Even though it’s the last day of winter today, you will have to deal with the cold for at least a couple more weeks. The question addressed in this article is, however, a universal one. Every car owner knows about the idea that in cold weather warming up your car is essential to keep it running for a long time. While we all know this and do this, we will try to explain why such actions in fact only harm your vehicle.
If you are among people who prefer warming up your car in cold weather, then you are likely to have fallen a victim of the common myth. According to Stephen Ciatti, who is a PhD in mechanical engineering from the University of Wisconsin-Madison, idling your car in cold weather only wastes gasoline and steals oil from cylinders and pistons which are essential elements of an engine.
Where does the myth come from and what should you do instead of warming up your car?
The myth of warming up your car in winter
The myth relies on the times before the 1980s, carburetors were the heart of the engines. After the 1980s it was electronic fuel injection mechanism that was starting the engine. The crucial difference is the sensor; electronic fuel injection system has a sensor that feeds the cylinders the proper air-fuel mixture that generates a combustion event. Cars with carburetors lacked this sensor.
This led to the fact that if the gasoline was too cold, the car wouldn’t run rich, and would just stall out. So, in that case, warming up your car in winter was essential. Today, on the contrary, this ritual is useless because the sensor does all the job without your extra help. So warming up your car is a useless waste of time and money.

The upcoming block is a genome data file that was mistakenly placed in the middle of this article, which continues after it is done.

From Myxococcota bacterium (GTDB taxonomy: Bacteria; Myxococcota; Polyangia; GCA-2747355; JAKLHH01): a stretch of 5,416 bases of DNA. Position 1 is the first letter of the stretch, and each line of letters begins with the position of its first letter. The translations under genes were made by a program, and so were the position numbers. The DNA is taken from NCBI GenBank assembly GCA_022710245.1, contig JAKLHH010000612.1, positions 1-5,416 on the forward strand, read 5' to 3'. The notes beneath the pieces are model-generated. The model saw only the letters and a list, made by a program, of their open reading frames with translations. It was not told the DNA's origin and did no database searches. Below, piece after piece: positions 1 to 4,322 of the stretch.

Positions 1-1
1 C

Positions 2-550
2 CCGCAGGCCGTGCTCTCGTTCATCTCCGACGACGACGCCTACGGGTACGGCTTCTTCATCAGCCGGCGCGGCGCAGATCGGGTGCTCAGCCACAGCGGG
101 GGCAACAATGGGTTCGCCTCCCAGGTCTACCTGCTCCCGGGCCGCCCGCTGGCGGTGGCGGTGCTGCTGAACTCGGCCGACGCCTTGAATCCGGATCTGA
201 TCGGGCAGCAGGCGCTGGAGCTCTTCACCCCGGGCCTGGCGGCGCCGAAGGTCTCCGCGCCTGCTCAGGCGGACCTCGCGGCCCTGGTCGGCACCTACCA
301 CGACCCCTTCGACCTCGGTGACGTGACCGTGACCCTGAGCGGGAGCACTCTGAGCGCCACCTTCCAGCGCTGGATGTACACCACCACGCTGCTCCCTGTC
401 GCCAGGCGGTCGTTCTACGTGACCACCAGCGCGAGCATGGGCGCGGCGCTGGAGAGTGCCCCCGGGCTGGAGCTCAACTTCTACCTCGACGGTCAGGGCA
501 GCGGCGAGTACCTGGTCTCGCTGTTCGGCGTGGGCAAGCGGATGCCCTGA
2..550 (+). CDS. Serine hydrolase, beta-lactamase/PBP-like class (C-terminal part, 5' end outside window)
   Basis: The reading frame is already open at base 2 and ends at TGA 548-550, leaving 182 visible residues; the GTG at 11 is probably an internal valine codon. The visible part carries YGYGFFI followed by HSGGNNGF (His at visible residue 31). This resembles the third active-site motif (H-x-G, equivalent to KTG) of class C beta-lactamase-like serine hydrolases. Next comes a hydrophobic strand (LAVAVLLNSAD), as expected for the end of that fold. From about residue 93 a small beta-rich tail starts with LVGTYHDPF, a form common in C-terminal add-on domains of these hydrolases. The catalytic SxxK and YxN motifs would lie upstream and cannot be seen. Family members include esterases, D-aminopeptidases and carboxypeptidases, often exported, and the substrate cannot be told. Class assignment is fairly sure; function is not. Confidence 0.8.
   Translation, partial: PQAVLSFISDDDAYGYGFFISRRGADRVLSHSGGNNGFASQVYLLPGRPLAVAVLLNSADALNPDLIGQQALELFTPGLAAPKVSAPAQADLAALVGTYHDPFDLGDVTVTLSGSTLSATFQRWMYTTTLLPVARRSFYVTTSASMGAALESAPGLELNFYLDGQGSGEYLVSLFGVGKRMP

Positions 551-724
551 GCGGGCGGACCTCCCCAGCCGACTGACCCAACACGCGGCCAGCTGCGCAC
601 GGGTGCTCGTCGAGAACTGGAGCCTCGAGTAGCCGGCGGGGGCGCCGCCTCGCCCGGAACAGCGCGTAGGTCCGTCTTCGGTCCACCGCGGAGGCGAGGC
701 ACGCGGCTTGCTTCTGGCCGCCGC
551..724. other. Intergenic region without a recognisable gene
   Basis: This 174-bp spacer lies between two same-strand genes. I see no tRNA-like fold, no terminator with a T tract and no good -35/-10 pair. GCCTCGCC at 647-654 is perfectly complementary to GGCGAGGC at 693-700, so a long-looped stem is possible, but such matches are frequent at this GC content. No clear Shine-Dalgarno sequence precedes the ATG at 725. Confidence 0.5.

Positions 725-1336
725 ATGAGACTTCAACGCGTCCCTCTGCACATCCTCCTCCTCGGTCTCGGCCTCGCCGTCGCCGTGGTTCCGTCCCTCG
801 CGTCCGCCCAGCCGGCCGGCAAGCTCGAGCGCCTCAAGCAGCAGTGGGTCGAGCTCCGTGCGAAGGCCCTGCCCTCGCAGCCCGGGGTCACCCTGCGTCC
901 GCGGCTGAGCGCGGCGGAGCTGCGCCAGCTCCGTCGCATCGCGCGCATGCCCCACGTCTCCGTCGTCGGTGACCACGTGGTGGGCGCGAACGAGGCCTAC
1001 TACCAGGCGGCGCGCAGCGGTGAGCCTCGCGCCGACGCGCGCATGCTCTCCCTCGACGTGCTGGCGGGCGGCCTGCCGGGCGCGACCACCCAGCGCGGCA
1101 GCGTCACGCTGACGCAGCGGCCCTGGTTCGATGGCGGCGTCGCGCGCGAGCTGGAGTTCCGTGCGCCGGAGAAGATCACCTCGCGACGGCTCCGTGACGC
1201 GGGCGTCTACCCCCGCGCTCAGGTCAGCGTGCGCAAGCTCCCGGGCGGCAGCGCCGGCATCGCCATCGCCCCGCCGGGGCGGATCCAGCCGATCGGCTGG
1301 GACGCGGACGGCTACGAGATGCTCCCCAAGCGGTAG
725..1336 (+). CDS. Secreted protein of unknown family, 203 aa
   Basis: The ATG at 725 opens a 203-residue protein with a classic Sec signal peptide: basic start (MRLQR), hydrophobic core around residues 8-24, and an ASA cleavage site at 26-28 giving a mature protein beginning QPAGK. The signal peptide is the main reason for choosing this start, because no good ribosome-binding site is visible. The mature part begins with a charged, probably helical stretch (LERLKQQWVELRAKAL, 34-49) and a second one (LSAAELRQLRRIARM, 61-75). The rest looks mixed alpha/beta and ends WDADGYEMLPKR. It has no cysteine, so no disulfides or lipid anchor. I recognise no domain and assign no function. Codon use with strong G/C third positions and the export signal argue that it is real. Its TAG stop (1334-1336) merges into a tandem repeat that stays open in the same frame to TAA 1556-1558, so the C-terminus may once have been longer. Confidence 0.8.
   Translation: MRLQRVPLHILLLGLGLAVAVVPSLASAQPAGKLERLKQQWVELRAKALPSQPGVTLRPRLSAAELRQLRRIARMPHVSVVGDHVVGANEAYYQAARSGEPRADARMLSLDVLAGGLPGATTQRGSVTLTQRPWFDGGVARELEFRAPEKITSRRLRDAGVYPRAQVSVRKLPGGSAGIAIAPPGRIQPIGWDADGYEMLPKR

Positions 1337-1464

How it works and what the problem is
Vehicles today run on a mixture of air and vaporized fuel. This mixture enters a cylinder, a piston compresses it, and as a result, a combustion event occurs and powers the engine. When the temperature is below zero, the gasoline has a lower possibility to evaporate. And this is the part everyone knows.
What most automotive “experts” don’t know is that when the system lacks evaporated mixture, the sensor compensates it by providing more gasoline to the mixture. Furthermore, experts from auto repair shops explain that by warming up your car in winter you may make significant harm to your vehicle. This happens because gasoline is a great solvent that can wash the oil off the walls. The risks get higher if you idle the car for a long time.
If you repeat this habit many times, the lubrication and life of the cylinders’ parts will get significantly shorter. As a result, you will only age your car faster without any good to it.
What to do?
Excessive amounts of gasoline in the vehicle system are called “to run rich”. Generally, your vehicle doesn’t run rich unless the gasoline in the system is cold. After the engine warms up enough (about 40F), the fuel consumption rate of your car gets back to normal.
By warming up your car, in this case, you only make harm. Idling doesn’t get your car to the proper temperature to switch to the normal algorithm. Until the engine is cold nothing would help to prevent running rich. And the easiest and most natural way of warming up your car in winter is to simply drive the vehicle.
Note: you don’t need to be afraid that the oil in the system is too cold, Ciatti says. The best way to heat the oil is to make it run its proper path, and the easiest way to do so is to drive the vehicle reasonably quickly. The first minute will get the liquid going, while a 5-minute warming up won’t bring any good.
Don’t try to measure this period precisely. Get the car running and go scraping the snow off. Once you’re done, your vehicle is good to go.
Don’t push it
Not to make any unintentional harm to your car, be very gentle. It usually takes 5-15 minutes of driving to get the car in its working condition. Furthermore, as you let the engine run rich before the system reaches 40F you will get lower gas mileage than usual.